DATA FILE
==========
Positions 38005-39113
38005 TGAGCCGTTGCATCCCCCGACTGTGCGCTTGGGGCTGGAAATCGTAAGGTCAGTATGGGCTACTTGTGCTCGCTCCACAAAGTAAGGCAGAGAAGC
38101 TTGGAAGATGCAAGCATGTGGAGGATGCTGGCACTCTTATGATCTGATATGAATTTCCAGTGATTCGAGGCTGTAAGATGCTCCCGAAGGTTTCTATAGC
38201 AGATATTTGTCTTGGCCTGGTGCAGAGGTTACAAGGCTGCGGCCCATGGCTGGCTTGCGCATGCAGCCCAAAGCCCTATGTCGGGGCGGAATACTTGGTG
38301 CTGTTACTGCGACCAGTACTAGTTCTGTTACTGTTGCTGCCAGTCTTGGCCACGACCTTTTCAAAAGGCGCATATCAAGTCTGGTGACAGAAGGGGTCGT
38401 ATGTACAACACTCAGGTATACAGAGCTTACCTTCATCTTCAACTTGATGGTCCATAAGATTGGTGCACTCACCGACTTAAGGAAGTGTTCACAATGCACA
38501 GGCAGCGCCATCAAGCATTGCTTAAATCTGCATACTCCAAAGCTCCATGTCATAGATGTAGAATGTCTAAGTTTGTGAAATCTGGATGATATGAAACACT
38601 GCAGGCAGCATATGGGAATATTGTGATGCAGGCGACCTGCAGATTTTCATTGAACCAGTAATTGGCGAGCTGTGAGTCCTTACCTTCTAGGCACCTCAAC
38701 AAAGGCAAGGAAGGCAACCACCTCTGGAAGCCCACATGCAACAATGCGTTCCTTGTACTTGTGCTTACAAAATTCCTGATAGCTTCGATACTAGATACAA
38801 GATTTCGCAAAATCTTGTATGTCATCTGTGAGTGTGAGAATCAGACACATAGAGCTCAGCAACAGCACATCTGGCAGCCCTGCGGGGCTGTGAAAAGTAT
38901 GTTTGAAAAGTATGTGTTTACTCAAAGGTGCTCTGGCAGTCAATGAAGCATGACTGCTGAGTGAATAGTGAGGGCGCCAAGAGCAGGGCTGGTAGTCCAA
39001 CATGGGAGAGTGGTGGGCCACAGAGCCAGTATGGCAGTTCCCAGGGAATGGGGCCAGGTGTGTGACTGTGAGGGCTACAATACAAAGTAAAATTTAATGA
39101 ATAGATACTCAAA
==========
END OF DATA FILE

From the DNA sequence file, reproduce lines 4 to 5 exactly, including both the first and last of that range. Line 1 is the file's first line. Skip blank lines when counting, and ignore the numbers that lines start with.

38201 AGATATTTGTCTTGGCCTGGTGCAGAGGTTACAAGGCTGCGGCCCATGGCTGGCTTGCGCATGCAGCCCAAAGCCCTATGTCGGGGCGGAATACTTGGTG
38301 CTGTTACTGCGACCAGTACTAGTTCTGTTACTGTTGCTGCCAGTCTTGGCCACGACCTTTTCAAAAGGCGCATATCAAGTCTGGTGACAGAAGGGGTCGT